Death is part of every health practitioner’s job. How they – and our society – navigates it is explored in fascinating, sometimes funny, and macabre detail in Caitlin Doughty’s book, Smoke Gets in Your Eyes: And Other Lessons from the Crematory.
Doughty, who took a job at a crematorium at 23 with zero experience, chronicles the strange and fascinating details of the crematorium’s inner workings, her daily duties, and how cultures around the world navigated death and dying over the centuries.
Between the riveting details on how exactly a body burns during cremation and the history of embalming in America (spoiler alert: it began during the Civil War), Doughty also invites us to take a long look at our cultural fear of death and the ways in which societies continue to distance us from the journey we’ll all one day make. It all makes for incredibly interesting reading and discussion.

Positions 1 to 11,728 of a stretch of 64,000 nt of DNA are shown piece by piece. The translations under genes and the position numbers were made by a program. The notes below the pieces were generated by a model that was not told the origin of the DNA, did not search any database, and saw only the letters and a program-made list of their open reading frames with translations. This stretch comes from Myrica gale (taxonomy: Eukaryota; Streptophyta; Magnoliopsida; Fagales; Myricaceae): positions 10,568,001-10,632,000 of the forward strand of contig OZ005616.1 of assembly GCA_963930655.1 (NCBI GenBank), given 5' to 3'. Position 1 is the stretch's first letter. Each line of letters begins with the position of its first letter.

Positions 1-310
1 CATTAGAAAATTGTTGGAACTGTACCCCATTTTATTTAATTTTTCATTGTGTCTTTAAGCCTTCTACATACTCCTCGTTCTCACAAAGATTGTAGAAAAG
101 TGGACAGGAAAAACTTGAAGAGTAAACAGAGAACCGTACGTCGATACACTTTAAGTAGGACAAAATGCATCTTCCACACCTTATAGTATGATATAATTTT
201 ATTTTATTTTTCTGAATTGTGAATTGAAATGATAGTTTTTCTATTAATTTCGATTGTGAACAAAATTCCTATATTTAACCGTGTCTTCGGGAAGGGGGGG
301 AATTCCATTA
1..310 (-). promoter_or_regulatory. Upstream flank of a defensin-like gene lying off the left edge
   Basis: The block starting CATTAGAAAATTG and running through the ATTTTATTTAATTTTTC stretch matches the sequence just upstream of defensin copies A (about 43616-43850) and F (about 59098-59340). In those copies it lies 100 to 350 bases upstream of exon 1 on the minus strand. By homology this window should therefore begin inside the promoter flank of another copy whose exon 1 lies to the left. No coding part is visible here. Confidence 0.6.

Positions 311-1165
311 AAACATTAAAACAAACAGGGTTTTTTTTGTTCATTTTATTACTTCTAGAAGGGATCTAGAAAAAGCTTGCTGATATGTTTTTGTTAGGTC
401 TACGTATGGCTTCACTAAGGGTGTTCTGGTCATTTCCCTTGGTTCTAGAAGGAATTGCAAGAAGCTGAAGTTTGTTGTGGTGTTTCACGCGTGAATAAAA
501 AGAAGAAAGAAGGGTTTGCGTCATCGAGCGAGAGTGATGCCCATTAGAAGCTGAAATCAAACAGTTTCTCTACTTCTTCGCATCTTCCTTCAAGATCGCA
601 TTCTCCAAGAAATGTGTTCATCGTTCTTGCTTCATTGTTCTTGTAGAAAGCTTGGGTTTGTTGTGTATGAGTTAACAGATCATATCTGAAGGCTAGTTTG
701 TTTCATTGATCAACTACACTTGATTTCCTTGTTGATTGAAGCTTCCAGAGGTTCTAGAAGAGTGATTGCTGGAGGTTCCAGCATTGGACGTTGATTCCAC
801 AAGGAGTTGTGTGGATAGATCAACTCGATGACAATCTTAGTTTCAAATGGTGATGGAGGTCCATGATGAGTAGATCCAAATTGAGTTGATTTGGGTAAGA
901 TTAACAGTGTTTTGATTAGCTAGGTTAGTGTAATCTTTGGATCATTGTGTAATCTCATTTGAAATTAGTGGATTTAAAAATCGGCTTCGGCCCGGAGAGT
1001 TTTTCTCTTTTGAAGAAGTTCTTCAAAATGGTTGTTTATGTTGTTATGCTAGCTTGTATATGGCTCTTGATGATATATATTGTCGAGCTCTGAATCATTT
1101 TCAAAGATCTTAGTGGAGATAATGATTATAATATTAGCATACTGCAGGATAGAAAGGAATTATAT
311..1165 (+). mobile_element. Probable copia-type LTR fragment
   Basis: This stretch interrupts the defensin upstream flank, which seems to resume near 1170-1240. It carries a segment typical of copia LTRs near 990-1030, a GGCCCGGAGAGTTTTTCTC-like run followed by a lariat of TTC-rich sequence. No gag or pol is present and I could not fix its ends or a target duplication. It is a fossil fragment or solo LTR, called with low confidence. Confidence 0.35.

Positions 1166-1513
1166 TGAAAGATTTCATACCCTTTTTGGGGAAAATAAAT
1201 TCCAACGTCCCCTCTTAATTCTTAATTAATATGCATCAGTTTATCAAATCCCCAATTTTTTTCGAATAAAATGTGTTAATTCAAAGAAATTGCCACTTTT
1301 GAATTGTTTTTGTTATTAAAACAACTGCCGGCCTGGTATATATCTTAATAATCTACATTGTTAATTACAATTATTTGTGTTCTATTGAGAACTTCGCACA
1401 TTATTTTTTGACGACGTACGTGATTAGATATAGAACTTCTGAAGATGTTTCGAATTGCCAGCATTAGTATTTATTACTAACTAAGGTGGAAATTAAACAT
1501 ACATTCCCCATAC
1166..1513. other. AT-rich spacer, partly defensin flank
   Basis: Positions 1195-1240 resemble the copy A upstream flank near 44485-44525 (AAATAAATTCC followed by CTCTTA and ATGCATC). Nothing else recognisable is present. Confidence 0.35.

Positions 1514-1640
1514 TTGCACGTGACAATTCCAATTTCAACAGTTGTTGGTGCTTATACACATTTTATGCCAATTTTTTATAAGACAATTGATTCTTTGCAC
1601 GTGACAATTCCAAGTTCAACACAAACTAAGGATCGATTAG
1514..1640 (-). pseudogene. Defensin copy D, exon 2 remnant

In addition to being an author, Doughty is also a certified mortician and founder The Order of the Good Death, a group of funeral industry professionals, academics and artists determined “to prepare a death-phobic culture for their inevitable mortality” through talks, roundtable discussions and “death salons,” where people meet to chat about their inevitable doom. She also owns and operates Undertaking LA, a progressive funeral home in Los Angeles.